Tim Pawlenty's budget plan calls for a complete end to essentially all government regulations unless Congress specifically passes legislation to keep them. As others have noted, given the insanity gripping the House GOP right now, that would be tantamount to ending them all.
The CDC recently published a list of public health achievements from the past decade which show why this is such a dumb idea.
Here are just a couple of examples from their list showing why the power to regulate is not merely good for people, but good for business, too.
Tobacco control. According to the CDC, medical bills and lost work time from smoking-related illnesses costs the U.S. about $200 billion per year. Right now, the U.S. government collects about $1 in excise taxes per pack of cigarettes, which works out to about $1 billion per year. So, if we could cut smoking rates in half, that would amount to $500 million in lost revenue, but the economy would benefit by about $100 billion. Sounds like a pretty good rate of return.
But, of course, Pawlenty would rather take away the FDA's power to regulate tobacco (remember, Congress specifically did not give the FDA power to ban tobacco entirely), and condemn thousands to horrible deaths from lung cancer, so as to give extra tax cuts to corporations and the wealthy.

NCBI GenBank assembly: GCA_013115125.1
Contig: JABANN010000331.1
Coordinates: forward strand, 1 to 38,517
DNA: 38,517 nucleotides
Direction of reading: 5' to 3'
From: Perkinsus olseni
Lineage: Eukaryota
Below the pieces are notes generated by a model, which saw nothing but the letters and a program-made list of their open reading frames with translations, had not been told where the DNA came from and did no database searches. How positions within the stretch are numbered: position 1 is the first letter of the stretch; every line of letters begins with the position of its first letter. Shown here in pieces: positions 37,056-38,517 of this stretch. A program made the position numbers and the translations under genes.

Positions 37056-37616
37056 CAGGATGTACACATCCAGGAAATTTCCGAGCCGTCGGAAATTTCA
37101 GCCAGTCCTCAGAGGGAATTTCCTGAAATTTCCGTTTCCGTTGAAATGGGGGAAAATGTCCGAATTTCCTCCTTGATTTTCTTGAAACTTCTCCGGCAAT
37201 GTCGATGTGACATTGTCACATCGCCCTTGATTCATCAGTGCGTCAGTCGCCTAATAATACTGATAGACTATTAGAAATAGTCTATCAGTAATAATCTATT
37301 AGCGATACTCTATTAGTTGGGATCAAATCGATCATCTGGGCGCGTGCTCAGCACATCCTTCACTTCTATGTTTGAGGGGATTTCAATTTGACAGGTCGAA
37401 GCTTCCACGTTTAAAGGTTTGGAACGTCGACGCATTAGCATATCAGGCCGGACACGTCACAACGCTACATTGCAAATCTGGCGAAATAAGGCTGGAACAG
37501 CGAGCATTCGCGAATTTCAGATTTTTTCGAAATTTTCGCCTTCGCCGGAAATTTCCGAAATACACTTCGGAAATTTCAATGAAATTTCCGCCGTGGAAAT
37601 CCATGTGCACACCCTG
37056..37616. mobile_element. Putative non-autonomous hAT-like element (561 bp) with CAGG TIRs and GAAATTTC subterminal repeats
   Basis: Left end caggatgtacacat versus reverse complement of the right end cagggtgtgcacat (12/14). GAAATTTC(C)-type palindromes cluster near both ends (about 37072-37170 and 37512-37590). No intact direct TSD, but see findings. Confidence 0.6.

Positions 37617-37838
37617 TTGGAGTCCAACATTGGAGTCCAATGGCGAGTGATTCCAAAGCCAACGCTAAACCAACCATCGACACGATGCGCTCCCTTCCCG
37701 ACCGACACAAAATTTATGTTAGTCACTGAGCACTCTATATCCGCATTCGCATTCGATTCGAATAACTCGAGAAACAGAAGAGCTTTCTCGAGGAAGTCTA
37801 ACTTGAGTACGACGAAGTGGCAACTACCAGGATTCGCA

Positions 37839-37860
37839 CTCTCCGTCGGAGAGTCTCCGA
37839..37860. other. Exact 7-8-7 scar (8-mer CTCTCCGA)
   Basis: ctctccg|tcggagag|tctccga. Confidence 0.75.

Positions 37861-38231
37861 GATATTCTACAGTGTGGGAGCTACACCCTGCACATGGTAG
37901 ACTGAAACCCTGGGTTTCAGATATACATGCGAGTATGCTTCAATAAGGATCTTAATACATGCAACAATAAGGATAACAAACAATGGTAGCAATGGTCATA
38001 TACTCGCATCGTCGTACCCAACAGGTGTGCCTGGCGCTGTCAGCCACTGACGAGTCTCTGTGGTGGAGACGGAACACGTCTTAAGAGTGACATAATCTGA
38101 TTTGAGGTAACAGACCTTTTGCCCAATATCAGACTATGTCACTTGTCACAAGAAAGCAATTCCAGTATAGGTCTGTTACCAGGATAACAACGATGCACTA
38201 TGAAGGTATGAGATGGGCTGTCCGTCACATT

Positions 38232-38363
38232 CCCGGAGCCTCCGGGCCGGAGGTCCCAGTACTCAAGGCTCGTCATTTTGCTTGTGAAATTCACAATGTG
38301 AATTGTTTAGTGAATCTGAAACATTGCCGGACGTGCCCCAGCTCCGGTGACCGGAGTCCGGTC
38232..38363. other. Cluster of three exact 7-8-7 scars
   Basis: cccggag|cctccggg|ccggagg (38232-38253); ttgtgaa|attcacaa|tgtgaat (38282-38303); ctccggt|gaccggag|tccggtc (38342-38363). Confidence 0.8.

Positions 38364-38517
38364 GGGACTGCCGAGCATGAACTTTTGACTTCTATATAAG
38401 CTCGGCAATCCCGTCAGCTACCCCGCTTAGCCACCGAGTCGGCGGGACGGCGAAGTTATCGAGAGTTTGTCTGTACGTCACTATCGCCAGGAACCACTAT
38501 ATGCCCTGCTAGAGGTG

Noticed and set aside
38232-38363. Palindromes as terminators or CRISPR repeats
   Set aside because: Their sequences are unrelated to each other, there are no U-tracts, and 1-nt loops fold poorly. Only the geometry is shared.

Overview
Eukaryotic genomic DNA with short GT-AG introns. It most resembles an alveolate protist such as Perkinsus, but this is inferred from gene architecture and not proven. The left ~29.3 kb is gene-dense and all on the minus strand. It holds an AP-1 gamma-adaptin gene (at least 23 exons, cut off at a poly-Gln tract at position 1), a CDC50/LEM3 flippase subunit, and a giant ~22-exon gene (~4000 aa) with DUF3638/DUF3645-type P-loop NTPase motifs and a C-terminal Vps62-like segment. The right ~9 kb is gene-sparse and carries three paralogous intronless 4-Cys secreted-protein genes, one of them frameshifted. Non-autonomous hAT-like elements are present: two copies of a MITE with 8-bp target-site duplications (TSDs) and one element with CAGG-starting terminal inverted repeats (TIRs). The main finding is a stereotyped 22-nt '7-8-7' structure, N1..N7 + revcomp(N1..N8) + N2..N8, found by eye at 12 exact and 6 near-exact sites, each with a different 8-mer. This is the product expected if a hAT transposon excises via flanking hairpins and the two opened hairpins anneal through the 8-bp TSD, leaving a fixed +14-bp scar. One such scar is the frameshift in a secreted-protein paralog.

Preventing childhood lead poisoning. Because of the use of lead paints and leaded gasoline in the middle of this century, a study carried out from 1976 to 1980 found that 88 percent of children aged 1 to 5 had elevated levels of lead in their blood. Over the last 30 years, federal regulations and state regulations have had an enormous impact on that number: a study carried out from 2003 to 2008 found that number had dropped to less than 1 percent.
From a public health standpoint, that cannot be seen as much less than an incredible success. Believe it or not, from an economic standpoint, it's just as good: economic analyses suggest that reducing lead levels that much has improved the U.S. economy by about $200 billion per year, or about 1.5% of our entire GDP.
But, no, regulations are bad, and we need to get rid of them all to help businesses and the wealthy make a few extra cents on the dollar.
America deserves much better than Tim Pawlenty's plan.